Speech of the Hon KP Chan on Motion on Industrial Policy at the Legislative Council Meeting on 8 February 2012
• As Hong Kong is facing the ramifications of Euro debt crisis, it is timely and meaningful for the Legislative Council to debate on industrial policy. Our economy is tilted to financial and properties sectors structurally. It is susceptible to economic changes. If the financial sector were under undue pressure, the entire economy would immediately be entrapped.
• Our financial sector is outstanding in the international arena but it is rather fragile. Our comparative advantages are being eroded. We are also facing the challenge of Shanghai. To a large extent, we do owe much to support of the Mainland for our global position. Many people are convinced that Hong Kong is being marginalized. Admittedly, the financial sector is a pillar industry, but we should not neglect other industries, in particular manufacturing. It is crucial for Hong Kong to return to a diversified economy in meeting challenges ahead.
• Hong Kong is also having demographic imbalance. Since reunification, resettlement of Mainlanders has increased the supply of grass root labour. Unfortunately, there are inadequate grass root jobs in a knowledge-based economy to absorb such labour supply. At the times of boom, mismatch is not too problematic. At the times of downturn, surplus labour would become the unemployed. Revival of manufacturing industry would be effective means of both absorbing surplus labour and resolving unemployment.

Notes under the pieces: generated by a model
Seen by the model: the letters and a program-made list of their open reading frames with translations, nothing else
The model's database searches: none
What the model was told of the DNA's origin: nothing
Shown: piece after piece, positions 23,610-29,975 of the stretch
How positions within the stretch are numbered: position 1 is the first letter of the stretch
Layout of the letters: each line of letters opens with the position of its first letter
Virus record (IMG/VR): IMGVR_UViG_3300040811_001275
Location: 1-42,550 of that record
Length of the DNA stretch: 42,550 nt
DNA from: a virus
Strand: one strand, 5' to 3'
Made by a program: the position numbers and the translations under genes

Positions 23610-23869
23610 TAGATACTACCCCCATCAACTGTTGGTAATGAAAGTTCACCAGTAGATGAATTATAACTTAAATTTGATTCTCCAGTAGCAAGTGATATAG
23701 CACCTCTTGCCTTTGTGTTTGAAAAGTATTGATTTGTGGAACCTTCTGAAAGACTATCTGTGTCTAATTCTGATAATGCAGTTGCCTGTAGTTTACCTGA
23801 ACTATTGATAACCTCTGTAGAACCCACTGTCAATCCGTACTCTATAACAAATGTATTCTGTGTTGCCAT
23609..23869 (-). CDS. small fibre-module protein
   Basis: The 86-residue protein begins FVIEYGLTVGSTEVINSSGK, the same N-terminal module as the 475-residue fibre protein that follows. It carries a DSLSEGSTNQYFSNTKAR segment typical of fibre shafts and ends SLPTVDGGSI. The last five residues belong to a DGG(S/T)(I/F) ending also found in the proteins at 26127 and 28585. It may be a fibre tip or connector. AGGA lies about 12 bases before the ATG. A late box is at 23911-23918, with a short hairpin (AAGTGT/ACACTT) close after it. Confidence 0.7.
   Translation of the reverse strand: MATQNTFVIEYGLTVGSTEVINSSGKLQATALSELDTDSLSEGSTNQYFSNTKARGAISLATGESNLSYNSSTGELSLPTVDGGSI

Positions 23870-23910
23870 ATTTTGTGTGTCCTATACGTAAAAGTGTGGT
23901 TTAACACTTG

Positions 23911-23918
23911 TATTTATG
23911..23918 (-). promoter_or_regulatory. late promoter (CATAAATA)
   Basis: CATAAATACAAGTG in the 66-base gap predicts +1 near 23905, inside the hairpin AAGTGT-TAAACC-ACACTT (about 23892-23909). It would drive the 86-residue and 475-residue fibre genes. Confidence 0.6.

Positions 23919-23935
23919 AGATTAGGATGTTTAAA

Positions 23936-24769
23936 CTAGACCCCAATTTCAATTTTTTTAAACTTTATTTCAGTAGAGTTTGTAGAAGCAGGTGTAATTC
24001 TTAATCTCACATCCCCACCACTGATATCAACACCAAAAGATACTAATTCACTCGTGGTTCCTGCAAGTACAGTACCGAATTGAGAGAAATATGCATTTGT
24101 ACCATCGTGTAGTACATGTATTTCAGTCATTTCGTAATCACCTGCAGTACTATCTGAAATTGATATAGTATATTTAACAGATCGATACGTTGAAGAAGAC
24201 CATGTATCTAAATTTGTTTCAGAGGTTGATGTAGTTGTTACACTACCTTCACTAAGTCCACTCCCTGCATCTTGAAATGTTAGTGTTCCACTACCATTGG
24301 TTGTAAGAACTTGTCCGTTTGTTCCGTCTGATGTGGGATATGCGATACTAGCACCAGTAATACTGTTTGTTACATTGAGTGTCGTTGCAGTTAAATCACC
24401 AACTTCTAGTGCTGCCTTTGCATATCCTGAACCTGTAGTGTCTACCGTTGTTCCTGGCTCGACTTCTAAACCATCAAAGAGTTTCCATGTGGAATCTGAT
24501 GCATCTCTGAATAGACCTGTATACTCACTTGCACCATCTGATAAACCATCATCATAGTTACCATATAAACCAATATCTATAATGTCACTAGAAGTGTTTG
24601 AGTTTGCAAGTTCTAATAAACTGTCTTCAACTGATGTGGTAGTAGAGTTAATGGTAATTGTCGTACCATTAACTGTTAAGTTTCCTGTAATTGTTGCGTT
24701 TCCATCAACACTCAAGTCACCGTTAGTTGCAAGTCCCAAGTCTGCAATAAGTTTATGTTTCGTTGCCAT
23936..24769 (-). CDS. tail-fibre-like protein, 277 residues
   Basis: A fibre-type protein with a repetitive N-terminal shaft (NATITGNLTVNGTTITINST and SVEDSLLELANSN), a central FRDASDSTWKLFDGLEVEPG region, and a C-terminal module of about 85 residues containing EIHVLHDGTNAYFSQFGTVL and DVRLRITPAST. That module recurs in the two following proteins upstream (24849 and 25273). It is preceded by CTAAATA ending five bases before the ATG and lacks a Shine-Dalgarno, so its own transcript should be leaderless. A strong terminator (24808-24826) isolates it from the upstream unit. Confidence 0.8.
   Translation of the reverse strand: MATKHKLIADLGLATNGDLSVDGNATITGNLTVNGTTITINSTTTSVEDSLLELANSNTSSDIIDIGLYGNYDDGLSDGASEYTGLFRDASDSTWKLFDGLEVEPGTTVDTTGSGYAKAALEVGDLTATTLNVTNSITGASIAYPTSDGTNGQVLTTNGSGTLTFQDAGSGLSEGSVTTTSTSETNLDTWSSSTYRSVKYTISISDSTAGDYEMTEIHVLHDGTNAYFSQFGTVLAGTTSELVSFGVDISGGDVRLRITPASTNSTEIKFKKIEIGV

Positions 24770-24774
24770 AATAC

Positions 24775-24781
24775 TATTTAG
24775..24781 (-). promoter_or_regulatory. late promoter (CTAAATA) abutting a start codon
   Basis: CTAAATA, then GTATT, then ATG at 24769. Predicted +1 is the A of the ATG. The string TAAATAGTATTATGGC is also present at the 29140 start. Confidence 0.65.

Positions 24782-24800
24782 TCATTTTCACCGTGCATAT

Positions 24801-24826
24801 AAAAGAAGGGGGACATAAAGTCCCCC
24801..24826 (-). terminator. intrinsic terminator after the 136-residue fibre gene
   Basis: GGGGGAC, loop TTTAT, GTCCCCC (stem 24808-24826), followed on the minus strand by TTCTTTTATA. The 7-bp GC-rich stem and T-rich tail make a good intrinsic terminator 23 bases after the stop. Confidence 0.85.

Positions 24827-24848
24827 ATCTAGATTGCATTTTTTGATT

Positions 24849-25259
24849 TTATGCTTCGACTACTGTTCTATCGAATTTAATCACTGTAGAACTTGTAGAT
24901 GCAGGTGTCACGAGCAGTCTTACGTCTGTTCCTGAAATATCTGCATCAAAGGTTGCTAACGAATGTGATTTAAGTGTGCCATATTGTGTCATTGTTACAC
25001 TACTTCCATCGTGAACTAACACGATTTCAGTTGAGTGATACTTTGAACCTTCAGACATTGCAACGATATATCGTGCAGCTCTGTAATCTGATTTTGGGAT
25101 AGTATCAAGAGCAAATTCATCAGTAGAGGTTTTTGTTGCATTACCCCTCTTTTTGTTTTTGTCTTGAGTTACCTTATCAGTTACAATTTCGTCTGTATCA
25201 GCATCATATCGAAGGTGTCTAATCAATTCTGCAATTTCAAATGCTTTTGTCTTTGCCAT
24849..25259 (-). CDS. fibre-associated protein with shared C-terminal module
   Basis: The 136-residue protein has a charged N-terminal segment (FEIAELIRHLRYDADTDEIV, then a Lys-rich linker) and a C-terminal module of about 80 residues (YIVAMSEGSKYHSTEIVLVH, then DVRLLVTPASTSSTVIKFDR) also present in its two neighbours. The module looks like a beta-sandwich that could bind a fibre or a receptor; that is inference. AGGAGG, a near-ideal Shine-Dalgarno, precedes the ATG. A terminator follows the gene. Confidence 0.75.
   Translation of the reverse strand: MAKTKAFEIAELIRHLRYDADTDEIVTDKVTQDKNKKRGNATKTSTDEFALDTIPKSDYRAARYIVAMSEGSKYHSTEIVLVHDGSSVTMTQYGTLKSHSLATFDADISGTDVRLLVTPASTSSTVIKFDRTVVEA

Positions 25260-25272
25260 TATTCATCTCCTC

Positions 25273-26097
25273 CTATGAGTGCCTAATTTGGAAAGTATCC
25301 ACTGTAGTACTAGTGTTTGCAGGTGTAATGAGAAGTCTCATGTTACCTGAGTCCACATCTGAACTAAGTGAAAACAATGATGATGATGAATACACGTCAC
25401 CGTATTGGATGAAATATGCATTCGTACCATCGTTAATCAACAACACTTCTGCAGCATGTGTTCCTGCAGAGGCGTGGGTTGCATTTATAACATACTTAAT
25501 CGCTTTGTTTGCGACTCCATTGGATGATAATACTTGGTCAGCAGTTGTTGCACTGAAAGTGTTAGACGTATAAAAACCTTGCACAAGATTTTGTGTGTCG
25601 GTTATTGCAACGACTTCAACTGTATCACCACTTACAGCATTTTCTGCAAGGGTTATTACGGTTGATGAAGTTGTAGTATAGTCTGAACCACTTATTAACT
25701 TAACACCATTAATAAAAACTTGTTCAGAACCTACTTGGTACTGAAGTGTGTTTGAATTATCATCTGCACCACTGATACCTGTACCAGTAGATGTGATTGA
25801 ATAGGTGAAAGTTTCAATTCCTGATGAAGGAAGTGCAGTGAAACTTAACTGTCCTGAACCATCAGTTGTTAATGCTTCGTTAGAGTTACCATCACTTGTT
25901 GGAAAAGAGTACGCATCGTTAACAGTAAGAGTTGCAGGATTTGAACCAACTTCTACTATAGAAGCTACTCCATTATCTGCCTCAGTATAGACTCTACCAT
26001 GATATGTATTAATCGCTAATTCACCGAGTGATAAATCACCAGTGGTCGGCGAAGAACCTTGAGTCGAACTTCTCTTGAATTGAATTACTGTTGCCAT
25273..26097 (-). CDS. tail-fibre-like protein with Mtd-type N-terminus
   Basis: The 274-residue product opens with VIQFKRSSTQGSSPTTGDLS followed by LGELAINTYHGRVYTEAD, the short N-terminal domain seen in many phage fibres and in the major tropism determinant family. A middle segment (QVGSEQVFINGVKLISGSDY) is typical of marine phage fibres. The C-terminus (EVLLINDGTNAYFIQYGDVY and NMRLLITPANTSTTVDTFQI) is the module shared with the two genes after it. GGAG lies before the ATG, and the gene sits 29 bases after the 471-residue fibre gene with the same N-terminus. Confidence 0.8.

• Critics are condemning the Government for its passive attitude in industrial policy. Industrial development needs official support as well as policy on concessionary and competitive terms in tax, technical training and land. In Asia Pacific region, successful industrial developments are well supported by local Government. In this regard, the SAR Government should reconsider its guiding policy of “big market, small government”. The Government has been reluctant to take the lead in the six pillar industries and their developments to date have been languid.
• Many people think that Hong Kong is disadvantageous in industrial development. Cost is high and land is expensive. However, Hong Kong is not uncompetitive in many respects. We are strong in developing high-end and new technologies, interfacing with global production skills, sharing new information, controlling quality and breeding expertise in science and technology. It is a matter of rediscovery. The Government is studying redevelopment of the border and there must be suitable land for industrial redevelopment.
• The Mainland economy is catching up. Hong Kong will come across new opportunities in economic development as well as uncertainties. I ask the Government, particularly the new Administration, to renew industrial policy for Hong Kong from a longer term perspective with a view to rebalancing the economy.